Sunday, June 11, 2017

Trump May Not Visit U.K. This Year as Planned






Photo

President Trump with Prime Minister Theresa May of Britain at the White House in January. She said at the time that Queen Elizabeth II had invited him to make a state visit. Credit Stephen Crowley/The New York Times

BRANCHBURG, N.J. — President Trump is considering scrapping or postponing a planned visit to Britain later this year amid a billowing backlash over comments he made after the recent terrorist attack in London, two administration officials said.

Over the past week, Mr. Trump has expressed increasing skepticism to aides about the trip after coming under intense criticism for a misleading charge he leveled against London’s mayor, Sadiq Khan. A day after terrorists killed eight people in the British capital, Mr. Trump went after Mr. Khan on Twitter, saying the mayor had played down the danger to citizens in the wake of the assault.

The White House briefly considered including the visit as part of a trip to Europe next month, but the idea was dropped because of scheduling issues. Then it was tentatively penciled in for the fall. National Security Council and State Department officials were working on the details but had not undertaken the usual “preadvance” trip to work out the specific logistics of joint appearances, said a person familiar with the situation.

Mr. Trump, who was visiting his golf course in Bedminster, N.J., over the weekend, has not definitively ruled out going, the officials said. They emphasized that it was possible that the president would eventually warm to the idea, and that keeping it off the schedule was the best way to prepare for any eventuality.
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But he has told his staff that he wants to avoid a marathon overseas trip like his nine-day trek to the Middle East and Europe, which he found exhausting and overly long.

One other factor leading to his reluctance, said one of the officials, is his preference for having foreign leaders visit him — not the other way around.

But optics and politics are major considerations, too. Mr. Trump is deeply unpopular in Britain, and any visit by him — let alone a state visit with all its pomp — would probably be met with wide-scale protests. Recent polls have found that more than half of the British public views Mr. Trump as a threat to global stability.

At the same time, his poll numbers at home are hitting historic lows. The president has avoided trips to his home in New York, in part because of the potential for disruptions, several people in his orbit have said.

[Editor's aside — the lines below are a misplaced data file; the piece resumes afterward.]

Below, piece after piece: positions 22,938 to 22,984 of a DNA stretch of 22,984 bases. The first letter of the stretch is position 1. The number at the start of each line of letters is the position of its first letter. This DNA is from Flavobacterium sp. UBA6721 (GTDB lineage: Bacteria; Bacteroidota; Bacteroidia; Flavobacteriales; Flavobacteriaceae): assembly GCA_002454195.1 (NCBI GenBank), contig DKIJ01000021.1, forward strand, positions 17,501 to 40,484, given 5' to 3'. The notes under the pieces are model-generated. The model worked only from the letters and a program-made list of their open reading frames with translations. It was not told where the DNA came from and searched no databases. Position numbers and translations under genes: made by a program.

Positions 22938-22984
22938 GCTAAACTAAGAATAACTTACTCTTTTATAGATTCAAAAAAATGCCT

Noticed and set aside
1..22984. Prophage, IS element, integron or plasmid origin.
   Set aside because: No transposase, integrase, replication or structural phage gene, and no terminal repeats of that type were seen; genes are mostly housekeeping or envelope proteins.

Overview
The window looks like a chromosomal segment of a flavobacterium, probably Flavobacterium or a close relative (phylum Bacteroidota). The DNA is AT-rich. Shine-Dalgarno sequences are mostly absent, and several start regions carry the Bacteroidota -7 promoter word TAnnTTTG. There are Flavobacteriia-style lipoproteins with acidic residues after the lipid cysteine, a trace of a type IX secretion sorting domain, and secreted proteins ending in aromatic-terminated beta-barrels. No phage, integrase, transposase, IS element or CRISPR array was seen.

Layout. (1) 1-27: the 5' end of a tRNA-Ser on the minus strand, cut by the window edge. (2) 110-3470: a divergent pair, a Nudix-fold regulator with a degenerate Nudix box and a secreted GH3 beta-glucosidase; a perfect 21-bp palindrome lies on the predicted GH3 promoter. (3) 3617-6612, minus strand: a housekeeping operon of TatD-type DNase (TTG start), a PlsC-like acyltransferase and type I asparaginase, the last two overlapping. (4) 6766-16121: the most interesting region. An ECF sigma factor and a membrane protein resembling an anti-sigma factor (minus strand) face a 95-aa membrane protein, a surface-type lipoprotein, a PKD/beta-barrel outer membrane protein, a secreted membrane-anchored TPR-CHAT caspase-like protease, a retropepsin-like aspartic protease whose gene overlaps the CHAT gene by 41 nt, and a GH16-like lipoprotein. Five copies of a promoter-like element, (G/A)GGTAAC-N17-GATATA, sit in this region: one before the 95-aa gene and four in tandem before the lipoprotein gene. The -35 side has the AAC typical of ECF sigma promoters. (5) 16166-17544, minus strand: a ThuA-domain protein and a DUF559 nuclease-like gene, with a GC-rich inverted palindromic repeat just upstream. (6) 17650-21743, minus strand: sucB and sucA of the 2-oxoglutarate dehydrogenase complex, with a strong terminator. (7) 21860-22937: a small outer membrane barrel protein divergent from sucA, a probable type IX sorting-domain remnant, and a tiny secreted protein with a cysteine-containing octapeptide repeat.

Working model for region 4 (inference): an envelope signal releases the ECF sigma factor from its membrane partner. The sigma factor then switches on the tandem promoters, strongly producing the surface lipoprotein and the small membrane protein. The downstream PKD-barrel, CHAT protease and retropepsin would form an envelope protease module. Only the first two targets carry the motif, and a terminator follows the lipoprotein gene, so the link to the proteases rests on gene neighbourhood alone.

Mr. Trump has discussed the potential difficulties of a trip to Britain with Prime Minister Theresa May, who had a stunning setback in parliamentary elections on Thursday, although the subject of a visit was not raised when they spoke on the phone last week, the officials said.

“The president has tremendous respect for Prime Minister May,” said Sarah Huckabee Sanders, a spokeswoman for Mr. Trump. “That subject never came up on the call.”

Mrs. May’s office, responding to a report in The Guardian that Mr. Trump did not want to visit Britain until he had more public support, issued a statement on Sunday saying there had been “no change” to plans for a state visit.
“We aren’t going to comment on speculation about the contents of private phone conversations,” a spokeswoman for Mrs. May’s office said. “The queen extended an invitation to President Trump to visit the U.K., and there is no change to those plans.” Mrs. May extended the invitation to the president around the time of his inauguration.

A postponement of the visit has been seen as a possibility for some time. On Friday, a senior national security official, briefing reporters aboard Air Force One, announced that the president had added a stop in Poland to his early July trip to Hamburg, Germany, for the Group of 20 summit meeting. But the official made a point of not discussing the Britain visit, saying that only the Germany and Poland legs of the trip had been planned.

Officials in Mrs. May’s government have also avoided publicly discussing Mr. Trump’s possible visit. Some senior diplomats, including Peter Ricketts, who was the national security adviser under David Cameron, Mrs. May’s predecessor as prime minister in the Conservative government, have said it is too early for a formal state visit. Those are normally granted after several years in office, if at all. But Mr. Ricketts said he had no objection to a governmental visit.

During a joint news conference at the White House in January, Mrs. May said that Queen Elizabeth II had extended the invitation for a state visit, adding that the monarch was “delighted that the president has accepted that invitation.”

In the months since, Mr. Trump has remained a deeply polarizing figure in the United States and in Britain.

A few hours after the London attack on June 3, he resumed a long-running feud with Mr. Khan, the first Muslim mayor of a major Western European capital.

“At least 7 dead and 48 wounded in terror attack and Mayor of London says there is ‘no reason to be alarmed!’” Mr. Trump wrote on Twitter.

Mr. Khan was in fact referring to the public’s reaction in seeing heavily armed security forces deployed in the city. He was not playing down the threat posed by Islamic terrorists.

A spokesman for the mayor said last weekend that Mr. Khan had “more important things to do than respond to Donald Trump’s ill-informed tweet that deliberately takes out of context his remarks urging Londoners not to be alarmed when they saw more police — including armed officers — on the streets.”




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